• Single-Device credentials: In this case the FIDO credentials are bound to the device/browser and can’t be used on any other devices.
  • Multi-Device credentials: Multi-Device FIDO credentials can be synced across multiple devices. This synchronization is performed by a sync-fabric like iCloud Keychain.

Passkeys replace passwords

  • They don’t make 2FA obsolete
  • They don’t make Hardware Security Keys obsolete
  • They don’t replace all other security measures
  • They don’t replace your Enterprise IT systems like MDM

The internet is still a scary place.

Passkey – Demo using passkeys.io

Account creation: Create an account with a passkey (Safari on Mac)
In this video you see me create a new account with just an identified and a passkey. No password or anything else that I’ll have to remember when trying to access this account from this or another device in the future.

Passkey created: A passkey is created and synced on the iCloud Keychain (iPhone). This passkey is now available across all devices that are signed into the same iCloud account (and support passkeys).

Login on another device: Using this passkey on another device now allows for me to access the same account from my iPhone without having to provide any password.

What’s so great about that?

  1. Creating passwordless accounts that aren’t exposed to the potential risks that come with passwords
  2. Login with phishing resistant credentials provide a higher level of assurance than the ones using knowledge factors or other phishable/guessable factors.
  3. Synced credentials across multiple devices reduce the risk of users losing access to their accounts and simplify using the same account on all of their devices.

Reasons to adopt passkeys

Improve Security: Superior protection than passwords

Reduce Liability: Risk for developers to maintain passwords in a reliable and privacy preserving way.

Reduce churn and lockout rates: Not depending authentication on a knowledge factor people have to remember reduces the risk of them loosing access.

Reduce cost: Cost of SMS based 2FA has increased in recent years and reseting passwords is a major driver of cost for support organisations.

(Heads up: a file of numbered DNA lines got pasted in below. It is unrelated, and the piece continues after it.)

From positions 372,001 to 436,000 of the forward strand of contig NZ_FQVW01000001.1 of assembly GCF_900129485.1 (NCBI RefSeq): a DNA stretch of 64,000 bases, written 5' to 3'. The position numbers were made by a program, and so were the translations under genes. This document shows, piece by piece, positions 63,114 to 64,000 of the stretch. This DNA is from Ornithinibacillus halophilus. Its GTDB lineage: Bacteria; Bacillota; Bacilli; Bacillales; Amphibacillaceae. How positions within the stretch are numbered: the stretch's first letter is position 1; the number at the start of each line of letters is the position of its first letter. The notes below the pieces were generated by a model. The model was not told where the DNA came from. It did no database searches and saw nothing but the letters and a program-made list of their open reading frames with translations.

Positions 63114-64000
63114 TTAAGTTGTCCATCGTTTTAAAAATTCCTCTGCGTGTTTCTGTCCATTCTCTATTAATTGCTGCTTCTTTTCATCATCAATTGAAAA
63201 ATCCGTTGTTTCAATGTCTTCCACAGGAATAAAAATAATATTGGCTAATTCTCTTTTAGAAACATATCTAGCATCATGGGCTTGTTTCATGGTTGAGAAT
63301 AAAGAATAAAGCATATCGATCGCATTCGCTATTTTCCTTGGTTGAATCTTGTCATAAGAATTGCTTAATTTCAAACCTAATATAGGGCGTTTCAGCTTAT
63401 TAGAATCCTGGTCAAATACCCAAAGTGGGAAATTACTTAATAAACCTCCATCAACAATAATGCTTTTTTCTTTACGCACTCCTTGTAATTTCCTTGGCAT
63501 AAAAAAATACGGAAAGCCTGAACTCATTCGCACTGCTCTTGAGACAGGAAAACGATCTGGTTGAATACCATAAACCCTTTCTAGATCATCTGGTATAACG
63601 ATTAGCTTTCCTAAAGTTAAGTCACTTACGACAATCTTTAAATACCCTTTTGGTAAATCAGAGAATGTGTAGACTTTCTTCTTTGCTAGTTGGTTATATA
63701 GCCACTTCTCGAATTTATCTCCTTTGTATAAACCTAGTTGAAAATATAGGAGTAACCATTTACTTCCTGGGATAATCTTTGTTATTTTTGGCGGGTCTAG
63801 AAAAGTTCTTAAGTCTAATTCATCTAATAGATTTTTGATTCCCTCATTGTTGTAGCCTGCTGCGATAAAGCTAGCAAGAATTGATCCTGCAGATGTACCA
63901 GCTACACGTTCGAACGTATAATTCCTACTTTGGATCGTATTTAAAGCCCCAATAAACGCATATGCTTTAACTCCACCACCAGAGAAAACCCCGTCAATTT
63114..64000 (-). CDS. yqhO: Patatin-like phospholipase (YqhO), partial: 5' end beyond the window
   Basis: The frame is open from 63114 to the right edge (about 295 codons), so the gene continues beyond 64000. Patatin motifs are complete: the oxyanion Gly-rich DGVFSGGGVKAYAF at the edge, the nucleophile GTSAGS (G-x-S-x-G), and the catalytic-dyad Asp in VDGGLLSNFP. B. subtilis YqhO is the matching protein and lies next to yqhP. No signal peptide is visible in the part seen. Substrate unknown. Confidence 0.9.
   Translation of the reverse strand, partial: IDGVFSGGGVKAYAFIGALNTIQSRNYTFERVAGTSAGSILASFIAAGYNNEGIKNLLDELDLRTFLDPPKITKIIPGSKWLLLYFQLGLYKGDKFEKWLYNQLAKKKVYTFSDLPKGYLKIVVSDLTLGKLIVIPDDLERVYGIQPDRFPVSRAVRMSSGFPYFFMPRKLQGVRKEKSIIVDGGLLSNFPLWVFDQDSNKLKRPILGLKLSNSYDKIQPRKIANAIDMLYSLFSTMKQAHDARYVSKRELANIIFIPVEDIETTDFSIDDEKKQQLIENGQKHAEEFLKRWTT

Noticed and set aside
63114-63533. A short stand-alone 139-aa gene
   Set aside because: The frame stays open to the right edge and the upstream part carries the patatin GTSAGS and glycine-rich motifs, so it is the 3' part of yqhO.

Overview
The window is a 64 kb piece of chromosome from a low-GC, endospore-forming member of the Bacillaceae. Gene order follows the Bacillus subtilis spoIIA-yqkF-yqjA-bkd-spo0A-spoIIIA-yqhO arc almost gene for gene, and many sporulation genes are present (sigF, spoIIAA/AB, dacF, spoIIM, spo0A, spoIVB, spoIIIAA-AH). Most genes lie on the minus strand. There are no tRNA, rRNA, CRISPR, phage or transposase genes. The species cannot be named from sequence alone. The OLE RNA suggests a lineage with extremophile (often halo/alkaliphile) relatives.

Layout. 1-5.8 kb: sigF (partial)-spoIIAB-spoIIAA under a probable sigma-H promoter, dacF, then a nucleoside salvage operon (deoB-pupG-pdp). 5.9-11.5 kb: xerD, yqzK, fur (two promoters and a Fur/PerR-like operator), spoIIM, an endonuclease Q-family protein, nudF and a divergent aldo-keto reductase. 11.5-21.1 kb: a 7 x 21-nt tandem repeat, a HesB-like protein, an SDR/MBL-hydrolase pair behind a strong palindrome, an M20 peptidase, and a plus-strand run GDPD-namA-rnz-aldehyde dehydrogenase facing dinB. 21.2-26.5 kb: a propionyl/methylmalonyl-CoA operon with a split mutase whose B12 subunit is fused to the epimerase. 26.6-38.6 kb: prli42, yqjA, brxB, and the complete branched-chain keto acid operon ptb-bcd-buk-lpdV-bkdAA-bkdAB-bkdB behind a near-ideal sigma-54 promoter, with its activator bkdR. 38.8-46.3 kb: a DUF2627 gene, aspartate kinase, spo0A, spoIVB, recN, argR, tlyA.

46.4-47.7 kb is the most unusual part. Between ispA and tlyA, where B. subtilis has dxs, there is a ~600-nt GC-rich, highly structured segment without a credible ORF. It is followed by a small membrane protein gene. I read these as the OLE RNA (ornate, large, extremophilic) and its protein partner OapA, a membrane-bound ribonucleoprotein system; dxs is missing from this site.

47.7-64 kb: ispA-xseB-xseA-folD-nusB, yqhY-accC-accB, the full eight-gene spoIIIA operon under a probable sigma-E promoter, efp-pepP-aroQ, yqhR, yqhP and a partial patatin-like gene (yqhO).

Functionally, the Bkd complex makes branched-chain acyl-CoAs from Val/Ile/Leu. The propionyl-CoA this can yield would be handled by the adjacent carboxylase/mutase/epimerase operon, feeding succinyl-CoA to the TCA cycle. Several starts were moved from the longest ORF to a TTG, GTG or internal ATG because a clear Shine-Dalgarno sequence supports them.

There’s no silver bullet – set realistic expectation

  • Passkeys don’t work everywhere
    • Support across platforms still limited – Microsoft is lagging as of now
    • Old versions of Operating Systems / Browsers are excluded
    • Hybrid (aka cross-platform) support is not yet available everywhere
    • More detailed and up to date overview on passkeys.dev
  • Reliance on underlying platform account
    • Bad actors might target platform account.
    • Relying Party doesn’t know the security baseline of the platform account
    • Access to passkeys depends on being able to access platform account.
    • Platforms sometimes block accounts for a broad range of reasons (justified or not)
    • Many people abandon their platform account, when getting a new phone.
  • Passkeys in regulated environments
    • Concerns that syncable credentials are not in accordance with various regulations in Finance, Healthcare, and other regulated industries
    • Device independence puts passkey on low assurance levels in NIST framework
  • Passkeys in Enterprise environment
    • Underlying platform account likely outside of the companies control  leads to company credentials synced on personal devices


There’s no silver bullet …

… Account compromise will still happen as attackers will change tactics (at higher costs / lower rate of success)

… Some people will still lose access to their accounts

Passkeys are superior to passwords

… The most common attack vectors against accounts are password-related

… People are more likely to keep access to their accounts.